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Weekly “What is it?”: Muhly grass

A ladybug rests among the delicate pink blooms of Muhly grass. Photo credit: Carrie Stevenson, UF IFAS Extension

As autumn marches on and we finally experience cooler temperatures (minus the too-frequent muggy hurricane days this year), I always look forward to seeing one of my favorite native grasses in full bloom. Muhlenbergia capillaris, or Muhly grass, is an extremely versatile plant in the wild and in a home landscape. It is both flood and drought tolerant, adapted to salt spray, and easy to maintain. A true local, it is typically found growing in beach dune areas, sandhills, pine flatwoods or coastal uplands. It provides nesting material and shelter for birds and small animals, and is known to attract beneficial ladybugs.

Muhly grass puts on a dramatic show in October, particularly in the wind. Photo credit: Carrie Stevenson, UF IFAS Extension

Muhly grass grows in a clumping form, usually 2-3 feet in height and width, and looks great in clusters as a border along the edge of a building or lawn. It can also be used as an eye-catching centerpiece in a landscape. The plant’s most notable feature, however, appears in late September and throughout October. This is when hundreds of filamentous blossoms form a dramatic display of deep pinkish purple. When the wind blows the colorful blooms, it creates the appearance of a pink cloud hovering over the grass.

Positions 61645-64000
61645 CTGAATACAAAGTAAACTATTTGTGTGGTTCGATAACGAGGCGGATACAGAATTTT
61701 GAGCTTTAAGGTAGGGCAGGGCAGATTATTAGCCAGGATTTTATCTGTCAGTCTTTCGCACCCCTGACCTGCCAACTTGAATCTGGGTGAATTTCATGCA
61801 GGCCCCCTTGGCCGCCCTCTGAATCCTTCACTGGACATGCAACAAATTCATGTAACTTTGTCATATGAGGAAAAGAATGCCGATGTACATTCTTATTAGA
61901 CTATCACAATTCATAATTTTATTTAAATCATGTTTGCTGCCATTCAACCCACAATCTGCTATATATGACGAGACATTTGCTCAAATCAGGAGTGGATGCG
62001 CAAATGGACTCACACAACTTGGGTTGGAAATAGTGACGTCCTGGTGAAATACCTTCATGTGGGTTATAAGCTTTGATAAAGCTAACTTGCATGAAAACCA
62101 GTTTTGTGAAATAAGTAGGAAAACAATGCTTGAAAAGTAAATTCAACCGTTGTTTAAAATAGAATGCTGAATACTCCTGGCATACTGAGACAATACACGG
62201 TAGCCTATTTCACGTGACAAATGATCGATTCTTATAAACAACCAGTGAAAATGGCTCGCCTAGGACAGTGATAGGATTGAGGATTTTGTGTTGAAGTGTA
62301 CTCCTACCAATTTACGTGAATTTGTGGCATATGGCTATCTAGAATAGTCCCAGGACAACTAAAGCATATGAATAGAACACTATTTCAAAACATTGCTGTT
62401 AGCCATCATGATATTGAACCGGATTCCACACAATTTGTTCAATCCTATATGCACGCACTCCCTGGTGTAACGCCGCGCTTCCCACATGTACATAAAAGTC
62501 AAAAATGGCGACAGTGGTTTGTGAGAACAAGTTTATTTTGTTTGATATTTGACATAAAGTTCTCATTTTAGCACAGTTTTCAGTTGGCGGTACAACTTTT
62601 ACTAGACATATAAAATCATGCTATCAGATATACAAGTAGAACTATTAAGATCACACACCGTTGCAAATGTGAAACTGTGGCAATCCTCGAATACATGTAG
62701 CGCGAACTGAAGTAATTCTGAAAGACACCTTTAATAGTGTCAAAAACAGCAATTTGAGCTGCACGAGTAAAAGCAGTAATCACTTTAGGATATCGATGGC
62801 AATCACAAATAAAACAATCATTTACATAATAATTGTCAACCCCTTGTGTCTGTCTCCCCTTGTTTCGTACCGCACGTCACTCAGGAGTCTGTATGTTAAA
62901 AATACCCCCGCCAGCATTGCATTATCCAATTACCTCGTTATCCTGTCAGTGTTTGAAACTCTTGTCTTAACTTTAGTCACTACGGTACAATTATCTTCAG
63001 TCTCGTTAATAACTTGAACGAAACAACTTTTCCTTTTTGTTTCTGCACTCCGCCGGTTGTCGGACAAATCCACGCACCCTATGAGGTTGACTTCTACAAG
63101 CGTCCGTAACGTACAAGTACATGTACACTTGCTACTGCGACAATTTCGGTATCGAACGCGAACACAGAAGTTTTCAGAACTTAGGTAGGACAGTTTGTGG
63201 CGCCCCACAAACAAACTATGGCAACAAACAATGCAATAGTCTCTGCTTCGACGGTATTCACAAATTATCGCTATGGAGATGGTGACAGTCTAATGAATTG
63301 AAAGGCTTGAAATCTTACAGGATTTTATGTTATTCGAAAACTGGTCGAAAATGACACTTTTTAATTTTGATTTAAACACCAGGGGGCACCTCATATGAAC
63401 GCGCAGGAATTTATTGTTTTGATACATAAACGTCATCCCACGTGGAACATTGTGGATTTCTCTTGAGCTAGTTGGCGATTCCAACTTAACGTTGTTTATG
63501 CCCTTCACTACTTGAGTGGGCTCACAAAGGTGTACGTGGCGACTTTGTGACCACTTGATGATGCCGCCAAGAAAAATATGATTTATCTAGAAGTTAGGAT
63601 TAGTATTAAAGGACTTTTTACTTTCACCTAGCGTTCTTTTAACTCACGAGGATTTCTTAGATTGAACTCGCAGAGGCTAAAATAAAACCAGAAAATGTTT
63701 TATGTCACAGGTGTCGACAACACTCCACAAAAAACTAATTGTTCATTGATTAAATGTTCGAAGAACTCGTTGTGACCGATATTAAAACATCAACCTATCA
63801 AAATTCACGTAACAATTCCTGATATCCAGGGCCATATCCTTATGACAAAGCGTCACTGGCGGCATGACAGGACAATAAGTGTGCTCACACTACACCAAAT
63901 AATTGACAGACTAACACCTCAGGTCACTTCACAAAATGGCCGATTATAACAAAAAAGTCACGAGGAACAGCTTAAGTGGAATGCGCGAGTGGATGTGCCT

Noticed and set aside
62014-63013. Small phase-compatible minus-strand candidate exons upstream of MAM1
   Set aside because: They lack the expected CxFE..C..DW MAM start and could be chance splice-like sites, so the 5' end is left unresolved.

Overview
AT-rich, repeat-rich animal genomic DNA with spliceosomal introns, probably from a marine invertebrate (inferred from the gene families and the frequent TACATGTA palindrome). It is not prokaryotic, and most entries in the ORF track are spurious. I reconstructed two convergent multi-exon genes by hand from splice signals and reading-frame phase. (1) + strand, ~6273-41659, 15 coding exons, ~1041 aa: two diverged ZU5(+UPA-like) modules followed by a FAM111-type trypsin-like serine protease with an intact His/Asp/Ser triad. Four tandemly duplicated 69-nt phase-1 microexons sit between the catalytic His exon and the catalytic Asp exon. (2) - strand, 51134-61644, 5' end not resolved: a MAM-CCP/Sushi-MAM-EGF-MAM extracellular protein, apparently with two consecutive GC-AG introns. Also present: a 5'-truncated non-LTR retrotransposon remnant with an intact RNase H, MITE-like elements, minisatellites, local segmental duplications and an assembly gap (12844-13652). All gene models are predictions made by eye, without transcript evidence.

Muhly grass is semi-evergreen, turning more copper in color as it gets colder. The only maintenance needed is voluntary; in late winter it can be trimmed down to 6-8″ to remove older, dead blades before the growing season. This plant was chosen as the 2012 Plant of the Year by the Garden Club of America, and is a great selection for our area.

For more information on the plant, please visit UF IFAS “Gardening Solutions” or speak to your local UF IFAS Extension horticulture agent.